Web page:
Wednesday, April 8, 2015

Meaning of Transparent is Unclear

From the Daily Bruin:

About 15 University of California students met with UC President Janet Napolitano in Oakland Tuesday to discuss how the University can be more transparent and get students more involved in University discussions with the state about funding. The meeting took place in light of the UC’s November proposal to potentially raise tuition if the state does not dramatically increase UC funding. Napolitano did not confirm any decisions to increase student involvement, as the meeting was an effort to facilitate discussion between Napolitano and students. UCLA students at the meeting included UC Student Regent-Designate Avi Oved, Undergraduate Students Association Council President Avinoam Baral, Financial Supports Commissioner Heather Rosen and Graduate Students Association President Mike Hirshman. No students from the UC Student Association, the UC-wide student government body, attended the meeting. Conrad Contreras, USAC external vice president, claimed UCSA students were not invited to the meeting, although UC spokeswoman Dianne Klein said they were. UCSA frequently circulates petitions and holds protests against University decisions...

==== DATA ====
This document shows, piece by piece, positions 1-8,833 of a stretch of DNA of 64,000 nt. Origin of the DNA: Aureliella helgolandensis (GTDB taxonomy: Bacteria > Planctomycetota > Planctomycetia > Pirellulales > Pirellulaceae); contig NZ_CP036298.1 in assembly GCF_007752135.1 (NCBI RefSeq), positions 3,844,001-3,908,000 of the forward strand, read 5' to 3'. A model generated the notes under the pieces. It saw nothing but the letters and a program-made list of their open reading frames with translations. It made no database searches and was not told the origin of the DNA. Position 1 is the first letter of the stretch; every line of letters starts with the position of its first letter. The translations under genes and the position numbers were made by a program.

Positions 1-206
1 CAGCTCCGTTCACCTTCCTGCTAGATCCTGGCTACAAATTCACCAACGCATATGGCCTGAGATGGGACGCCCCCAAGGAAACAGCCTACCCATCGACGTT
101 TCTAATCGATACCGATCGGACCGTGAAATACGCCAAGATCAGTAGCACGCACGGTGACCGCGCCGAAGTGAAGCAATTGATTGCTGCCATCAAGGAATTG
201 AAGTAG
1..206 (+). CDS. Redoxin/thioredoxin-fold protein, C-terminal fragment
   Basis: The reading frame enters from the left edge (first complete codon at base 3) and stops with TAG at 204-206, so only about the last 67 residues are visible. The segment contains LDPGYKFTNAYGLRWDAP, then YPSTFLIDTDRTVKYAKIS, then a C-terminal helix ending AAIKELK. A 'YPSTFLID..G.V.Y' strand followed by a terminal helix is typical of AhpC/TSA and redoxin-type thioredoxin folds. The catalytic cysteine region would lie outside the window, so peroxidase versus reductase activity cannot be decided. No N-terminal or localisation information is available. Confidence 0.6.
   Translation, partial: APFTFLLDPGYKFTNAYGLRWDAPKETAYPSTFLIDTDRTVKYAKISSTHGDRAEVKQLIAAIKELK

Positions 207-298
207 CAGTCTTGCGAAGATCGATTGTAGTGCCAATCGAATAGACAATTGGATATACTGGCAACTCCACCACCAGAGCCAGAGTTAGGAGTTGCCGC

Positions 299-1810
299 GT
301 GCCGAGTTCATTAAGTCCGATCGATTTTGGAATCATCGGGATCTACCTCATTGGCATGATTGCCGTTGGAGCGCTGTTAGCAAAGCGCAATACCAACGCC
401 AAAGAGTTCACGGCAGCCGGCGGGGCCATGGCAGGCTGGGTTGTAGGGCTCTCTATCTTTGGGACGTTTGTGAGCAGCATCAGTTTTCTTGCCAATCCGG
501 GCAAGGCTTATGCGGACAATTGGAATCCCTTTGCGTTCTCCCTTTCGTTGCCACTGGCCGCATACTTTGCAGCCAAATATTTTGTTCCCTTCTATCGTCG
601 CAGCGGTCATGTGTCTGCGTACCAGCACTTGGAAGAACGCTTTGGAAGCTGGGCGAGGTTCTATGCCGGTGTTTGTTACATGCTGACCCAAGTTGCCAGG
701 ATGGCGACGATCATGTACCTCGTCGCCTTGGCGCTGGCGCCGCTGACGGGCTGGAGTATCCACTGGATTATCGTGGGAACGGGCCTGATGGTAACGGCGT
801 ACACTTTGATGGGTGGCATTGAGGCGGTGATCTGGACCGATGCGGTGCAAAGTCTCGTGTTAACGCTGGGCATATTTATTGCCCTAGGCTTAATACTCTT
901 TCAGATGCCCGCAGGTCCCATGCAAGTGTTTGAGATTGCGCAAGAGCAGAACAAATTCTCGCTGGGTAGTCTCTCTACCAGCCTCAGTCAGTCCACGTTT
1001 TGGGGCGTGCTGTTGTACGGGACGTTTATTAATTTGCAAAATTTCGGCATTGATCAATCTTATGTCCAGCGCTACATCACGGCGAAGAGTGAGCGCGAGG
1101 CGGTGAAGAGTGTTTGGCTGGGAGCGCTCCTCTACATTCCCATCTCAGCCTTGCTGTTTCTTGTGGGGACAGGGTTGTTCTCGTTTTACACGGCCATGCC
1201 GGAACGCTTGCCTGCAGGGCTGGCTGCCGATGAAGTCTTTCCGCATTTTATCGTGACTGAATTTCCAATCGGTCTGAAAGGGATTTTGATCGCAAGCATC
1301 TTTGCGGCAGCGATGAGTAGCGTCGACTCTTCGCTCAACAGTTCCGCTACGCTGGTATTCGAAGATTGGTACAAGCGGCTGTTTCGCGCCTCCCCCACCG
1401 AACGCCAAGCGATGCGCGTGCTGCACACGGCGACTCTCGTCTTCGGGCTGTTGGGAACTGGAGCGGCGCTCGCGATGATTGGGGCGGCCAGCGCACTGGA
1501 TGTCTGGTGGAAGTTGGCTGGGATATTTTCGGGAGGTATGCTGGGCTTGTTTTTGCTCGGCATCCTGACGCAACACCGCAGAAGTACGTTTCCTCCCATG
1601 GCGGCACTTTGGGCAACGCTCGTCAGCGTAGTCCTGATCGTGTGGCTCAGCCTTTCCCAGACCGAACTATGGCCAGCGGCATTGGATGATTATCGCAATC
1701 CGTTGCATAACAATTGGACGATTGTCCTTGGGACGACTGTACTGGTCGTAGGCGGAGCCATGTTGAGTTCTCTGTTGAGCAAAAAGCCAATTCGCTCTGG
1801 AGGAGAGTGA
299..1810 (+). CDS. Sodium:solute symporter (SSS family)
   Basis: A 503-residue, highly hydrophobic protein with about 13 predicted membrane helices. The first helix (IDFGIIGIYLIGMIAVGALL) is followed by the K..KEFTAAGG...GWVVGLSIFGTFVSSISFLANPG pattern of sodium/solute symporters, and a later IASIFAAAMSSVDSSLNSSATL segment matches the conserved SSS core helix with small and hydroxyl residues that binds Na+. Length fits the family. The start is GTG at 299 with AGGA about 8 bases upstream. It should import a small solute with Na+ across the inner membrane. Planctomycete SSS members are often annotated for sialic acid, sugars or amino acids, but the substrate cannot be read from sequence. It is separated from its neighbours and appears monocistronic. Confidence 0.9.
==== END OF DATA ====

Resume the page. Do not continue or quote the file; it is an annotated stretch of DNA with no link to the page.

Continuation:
Full story at

The basic problem here is that the potential overlap between "transparent" and "negotiations" (as in the negotiations within the Committee of Two) is essentially a null set. The official positions of the two sides are fully transparent. UC's official position is what the Regents adopted as their budget/tuition proposal last fall. The governor's official position is what was in his January budget proposal. Beyond that, other than that there have been discussions of the Two and between their staffs, everything is opaque. There were vague statements that hint at progress being made at the last Regents meeting. Such opaqueness is typical of negotiations more generally, whether labor contracts, international conflict negotiations, etc. The fact that the negotiations in this case are taking place in the Committee of Two format is largely the result of the way Gov. Brown approaches the UC budget and other legislative matters, as we have noted before on this blog:  At the end of the process, some resolution will be announced and there will be judgments about whether the process produced a better result for UC than might otherwise have occurred.

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